- Human Rights
- January 25, 2010
- 5 minutes read
HRW world report reveals Egypt continues to ignore rights
CAIRO: New York-based Human Rights Watch (HRW) lashed out at the Egyptian government at a press conference Sunday at Cairo’s Journalists Syndicate, giving five recommendations for the country that would help improve human rights in the North African nation. HRW’s Middle East director Sarah Leah Whitson told a few dozen journalists and activists that “what freedoms do exist are always under attack, always slipping away,” as part of the organization’s publishing of its World Report last week.
The 612-page report, the organization’s 20th annual review of human rights practices around the globe, summarizes major human rights trends in more than 90 nations and territories worldwide.
Egyptians suffer torture, abuse, and arbitrary imprisonment at the hands of the security forces, HRW said in reference to its report. The organization called upon the Egyptian government to lift the state of emergency under which the country has exercised severe restrictions on the rights of Egyptians to assembly and speech, and to significantly revamp the operational methods and accountability of the country’s security forces. And the criticism did not stop with the report.
“They [Egypt] are most successful in one area: keeping themselves in power,” Whitson told reporters, who in turn chuckled with laughter at each poke at the Egyptian government. “We should give special commendation to Mubarak and ‘Brother Gaddafi’,” she said, in reference to their continued human rights abuses.
Although the focus of the meeting was to discuss the rights groups’ findings in Libya and Egypt, Whitson took a few moments to attack Israeli policy, which she says continually argues its democratic principles, of which, Whitson vehemently denied being implemented in the occupied territories. “Israel has much in common with its neighbors in how they put down their citizens and others,” she said.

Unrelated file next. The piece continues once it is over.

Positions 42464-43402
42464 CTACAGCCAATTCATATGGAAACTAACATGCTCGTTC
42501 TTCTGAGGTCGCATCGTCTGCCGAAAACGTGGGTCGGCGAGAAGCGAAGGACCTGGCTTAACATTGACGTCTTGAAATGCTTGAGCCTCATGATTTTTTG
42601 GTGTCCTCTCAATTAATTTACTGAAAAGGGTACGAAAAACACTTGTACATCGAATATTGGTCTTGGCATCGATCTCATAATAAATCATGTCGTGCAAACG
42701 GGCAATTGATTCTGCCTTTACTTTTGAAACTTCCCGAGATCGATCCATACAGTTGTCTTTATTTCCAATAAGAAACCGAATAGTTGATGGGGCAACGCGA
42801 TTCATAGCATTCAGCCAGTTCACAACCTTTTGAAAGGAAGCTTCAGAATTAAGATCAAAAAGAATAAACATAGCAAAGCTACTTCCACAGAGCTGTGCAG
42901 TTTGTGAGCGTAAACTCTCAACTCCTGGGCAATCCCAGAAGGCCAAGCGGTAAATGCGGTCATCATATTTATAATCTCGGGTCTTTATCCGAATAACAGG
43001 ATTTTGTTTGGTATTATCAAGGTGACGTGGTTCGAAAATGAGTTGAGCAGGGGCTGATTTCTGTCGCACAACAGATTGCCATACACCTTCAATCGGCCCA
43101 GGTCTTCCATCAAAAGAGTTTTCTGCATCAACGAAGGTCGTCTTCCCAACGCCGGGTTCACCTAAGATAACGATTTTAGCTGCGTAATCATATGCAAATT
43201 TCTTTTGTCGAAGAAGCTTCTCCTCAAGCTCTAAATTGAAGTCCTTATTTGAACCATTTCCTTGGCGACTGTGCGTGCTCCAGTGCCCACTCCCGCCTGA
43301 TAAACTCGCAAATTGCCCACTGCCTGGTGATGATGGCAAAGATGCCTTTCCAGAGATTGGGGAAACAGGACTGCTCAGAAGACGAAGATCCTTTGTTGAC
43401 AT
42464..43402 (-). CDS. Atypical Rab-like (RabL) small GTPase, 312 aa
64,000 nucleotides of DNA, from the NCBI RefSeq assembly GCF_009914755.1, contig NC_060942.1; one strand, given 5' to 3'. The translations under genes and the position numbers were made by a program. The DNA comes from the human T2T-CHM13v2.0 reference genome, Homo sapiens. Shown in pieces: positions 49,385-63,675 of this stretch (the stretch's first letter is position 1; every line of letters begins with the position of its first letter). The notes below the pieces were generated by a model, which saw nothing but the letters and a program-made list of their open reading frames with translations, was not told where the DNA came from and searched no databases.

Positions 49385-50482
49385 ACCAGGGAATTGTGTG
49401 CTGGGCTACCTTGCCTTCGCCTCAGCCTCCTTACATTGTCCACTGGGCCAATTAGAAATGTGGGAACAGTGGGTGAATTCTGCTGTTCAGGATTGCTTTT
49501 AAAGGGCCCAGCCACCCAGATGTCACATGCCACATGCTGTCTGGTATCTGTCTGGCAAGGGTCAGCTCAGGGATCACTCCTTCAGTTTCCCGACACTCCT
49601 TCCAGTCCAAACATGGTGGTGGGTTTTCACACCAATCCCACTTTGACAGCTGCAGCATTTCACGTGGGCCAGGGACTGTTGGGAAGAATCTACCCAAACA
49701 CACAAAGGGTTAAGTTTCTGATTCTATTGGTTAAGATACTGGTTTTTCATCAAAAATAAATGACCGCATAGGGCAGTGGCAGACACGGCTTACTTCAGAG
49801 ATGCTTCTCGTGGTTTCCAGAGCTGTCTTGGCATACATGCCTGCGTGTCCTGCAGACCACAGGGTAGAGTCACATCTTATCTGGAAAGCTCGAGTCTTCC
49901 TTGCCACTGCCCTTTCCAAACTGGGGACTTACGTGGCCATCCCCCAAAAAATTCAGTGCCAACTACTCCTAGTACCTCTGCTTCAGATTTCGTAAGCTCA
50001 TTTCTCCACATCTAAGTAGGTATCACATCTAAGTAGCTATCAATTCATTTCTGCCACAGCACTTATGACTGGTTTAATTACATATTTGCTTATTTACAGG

She added that akin to Egypt’s emergency laws – which allow arbitrary detention based on usurping the judicial structures laid down by the Constitution – the Jewish state employs similar measures as a means to crack down on Palestinians in Gaza and the West Bank.
Those draconian laws, Whitson argued, are part of HRW’s recommendations for Egypt in the coming year. She said that Egypt must repeal the Emergency laws, revamp the security forces – often accused of torture and violence, suspend laws that restrict speech and release all those detained “for what they say,” end the climate of religious intolerance and end its blockade of Gaza.
“Egypt must come to terms with the fact that the environment that exists in the country is one the government must not avoid … and argue that incidents are isolated cases,” she said.
As for Gaza – where 1.5 million people continue to be strangled by Israel and Egypt, who have kept the small Palestinian territory’s borders closed – solutions to this problem must be sought. She pointed that Egypt must take responsibility for maintaining the siege.
“If Egypt wanted to put a hole in Israel’s siege on Gaza, it could by opening the Rafah border,” Whitson said, much to the disappointment of one activist who questioned Egypt being singled out by HRW. “We have been consistent on this matter and have spoken out against Israel, who is arguably more responsible as the occupier, but at the same time, Egypt’s role must not be forgotten.”
She did however, give one compliment to the Egyptian government’s openness and willingness to allow a press conference of this nature occur in the country. Egypt “remains one of the most open nations in the region, allowing people to travel freely and for that we are appreciative,” she added.
For Libya, Human Rights Watch also called on the Libyan government to immediately release unjustly detained prisoners, reveal the fate of disappeared prisoners, provide justice to the families of victims of the killings of 1,200 inmates in 1996 in Abu Salim prison, and reform laws that criminalize free speech and association.
Heba Morayef, HRW’s Egypt and Libya researcher, said that although last year marked a turning point in the country’s fight for increased human rights – which saw the Justice Minister demand greater accountability and implementation of its ruling on the Interior Ministry – there is “still not open human rights in the country.”
She said the road Libya and Egypt must travel is “long” and both countries need to move forward on what their citizens and human rights organizations are calling for in terms of reform.